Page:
Invoice factoring for small business: what you need to know to grow
Invoice factoring for small business explained: How owners and financial decision-makers can increase their cash flows with more reliability.
Whether a company needs to raise working capital, accelerate business growth, hire new talent or buy new equipment, invoice factoring is a popular choice of funding. Organizations of all sizes seeking an alternative to bank loans can quite literally cash in with this strategy. When banks can’t unlock funding due to limited or poor credit history and other criteria that can’t be met, invoice factoring for small business can be particularly advantageous.
If you work with the right invoice factoring company, your business can operate with less stress when dealing with slow-paying customers — and have access to the money you’ve already earned (aka, invoiced).
However, you may be wondering, “How do I quickly assess different factoring companies and find the right one who will benefit my business the most?”
Questions you need to ask when selecting an invoice factoring company
When you begin your search for a factoring partner for yourself or your client, be sure to ask these quick questions:
- How long has the invoice factoring company been in business?
- What is their industry expertise?
- Do they offer funding options other than invoice factoring?
- Can you see some customer testimonials and case studies?
- How much will it cost me to factor with them?
- How quickly does it take to get approved for invoice factoring?
Your answers should match your business needs and help you decide if the factoring company can get you the funds you need.
For a more in-depth guide, take a look at our free invoice factoring guidebook that features ten questions that will help you pick the right factoring partner for your company.
Learn the critical questions you should ask any invoice factoring provider in the Invoice Factoring Guidebook
Accelerate your cash flow in four simple steps
If you know invoice factoring is the right choice to accelerate your cash flow, here are four simple steps in the process to help you access capital:
Step 1: Do your invoice payment terms qualify for factoring?
If you have invoices that are due in the short term (for example, in 30, 60 or 90 days), these could be the right invoices for factoring.
Selling them to a factoring company can provide you with immediate cash flow, as invoices with much longer terms may not always be eligible.
Related: Is your cash flow suffering from 90 day payment terms? Invoice factoring can help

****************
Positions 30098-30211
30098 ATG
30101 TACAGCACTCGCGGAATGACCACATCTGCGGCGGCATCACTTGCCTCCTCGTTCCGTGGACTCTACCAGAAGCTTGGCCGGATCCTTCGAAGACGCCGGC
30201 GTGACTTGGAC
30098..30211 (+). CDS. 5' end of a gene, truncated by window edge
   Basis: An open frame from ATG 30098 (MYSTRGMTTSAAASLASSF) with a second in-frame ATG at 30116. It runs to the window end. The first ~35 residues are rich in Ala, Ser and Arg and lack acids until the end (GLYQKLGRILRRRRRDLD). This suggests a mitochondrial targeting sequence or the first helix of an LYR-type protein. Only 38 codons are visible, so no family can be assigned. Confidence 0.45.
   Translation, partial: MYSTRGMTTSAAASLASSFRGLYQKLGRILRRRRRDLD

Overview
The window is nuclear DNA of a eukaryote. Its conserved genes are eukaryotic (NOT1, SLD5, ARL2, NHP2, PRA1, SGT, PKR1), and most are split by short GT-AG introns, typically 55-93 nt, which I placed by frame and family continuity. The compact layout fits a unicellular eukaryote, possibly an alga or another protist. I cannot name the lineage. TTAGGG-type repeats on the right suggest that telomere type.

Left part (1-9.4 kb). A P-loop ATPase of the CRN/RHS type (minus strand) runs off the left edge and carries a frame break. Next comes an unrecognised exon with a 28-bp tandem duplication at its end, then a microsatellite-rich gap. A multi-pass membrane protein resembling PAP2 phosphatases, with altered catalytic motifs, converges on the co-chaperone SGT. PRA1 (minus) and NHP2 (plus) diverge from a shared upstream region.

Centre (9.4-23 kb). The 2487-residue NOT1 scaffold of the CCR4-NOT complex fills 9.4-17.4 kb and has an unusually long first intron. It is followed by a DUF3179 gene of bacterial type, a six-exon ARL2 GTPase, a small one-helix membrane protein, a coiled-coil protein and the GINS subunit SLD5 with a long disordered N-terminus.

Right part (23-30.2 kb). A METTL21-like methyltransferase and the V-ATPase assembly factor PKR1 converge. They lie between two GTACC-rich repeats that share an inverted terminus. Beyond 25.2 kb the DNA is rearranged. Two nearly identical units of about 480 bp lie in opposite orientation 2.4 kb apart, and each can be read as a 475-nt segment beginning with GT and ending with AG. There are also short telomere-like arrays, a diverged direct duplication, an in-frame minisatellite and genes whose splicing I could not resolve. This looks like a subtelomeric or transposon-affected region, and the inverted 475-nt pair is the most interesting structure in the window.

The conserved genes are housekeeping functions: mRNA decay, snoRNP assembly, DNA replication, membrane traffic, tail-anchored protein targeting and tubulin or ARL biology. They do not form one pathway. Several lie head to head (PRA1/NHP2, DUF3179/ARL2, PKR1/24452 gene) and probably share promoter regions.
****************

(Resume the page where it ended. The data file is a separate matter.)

Step 2: Sign a factoring company agreement
Once you’ve selected a factoring company (also called the “factor”), you’ll sign an agreement that marks the beginning of a formal business relationship.
The agreement will outline what account receivables (ARs) or invoices the factor is purchasing, along with other terms and conditions that will help fast-track future financing.
If you’re referring a client to Liquid Capital, establishing a long-term partnership with your Liquid Capital Principal can open new doors for your business.
Step 3: Calculate how much working capital you need for your goals
Based on your immediate and long-term plans, you probably have an idea of how much capital you need flowing into the business.
When you meet with your factoring partner, come ready with that number. With invoice factoring, you can calculate how much working capital you’ll have access to once you factor your invoices. And your lending partner can also help you with these calculations.
Once you know exactly how much cash is being injected into your cash cycle, you can plan to move forward with business operations. For example, you can begin the process of buying inventory or hiring new employees for a busy season — knowing that you can now afford to make these strategic decisions.
Learn more the Ultimate Cash Cycle Guidebook
Step 4: Plan the timelines to collect your reserve
Once the client has paid your factoring partner the outstanding invoice, the factoring company will be able to release the balance of the “reserve fund.” This final amount gives you additional working capital, which can be a welcome cash inflow.
Work with your factoring partner to understand the timelines for collecting the final reserved funds, and you’ll have a better understanding of your inflows. You may plan for these reserves as ‘top-ups’ to buy additional goods or services, or to act as a buffer in the event of unexpected cash outflows.
Related: See the definition of “reserve” here, plus other important factoring terms.
The right solution at the right time
Invoice factoring has gained popularity in recent years because it offers a quick finance solution to all types of businesses, from all types of industries. (But by no means is it a new solution. Read here for some history.)
There are plenty of advantages to using invoice factoring, aside from the obvious need for working capital. But one of the most important benefits is that you’re not adding any more debt to your business. (If you’re ready to learn more, get a head-start and learn all the factoring terminology in our free Ultimate Factoring Encyclopedia.)
By working with a reputable factoring company, you’ll gain a business partner that provides financing when you need it — and also offers both financial analysis and genuine support that helps you scale your business.
At Liquid Capital, we understand what it takes for small, medium, and emerging mid-market businesses to succeed – because we’re business people ourselves. Our company is built on a network of locally owned and operated Principal Offices, so whenever you’re talking to Liquid Capital, you’re talking directly to your funding source and a fellow business person.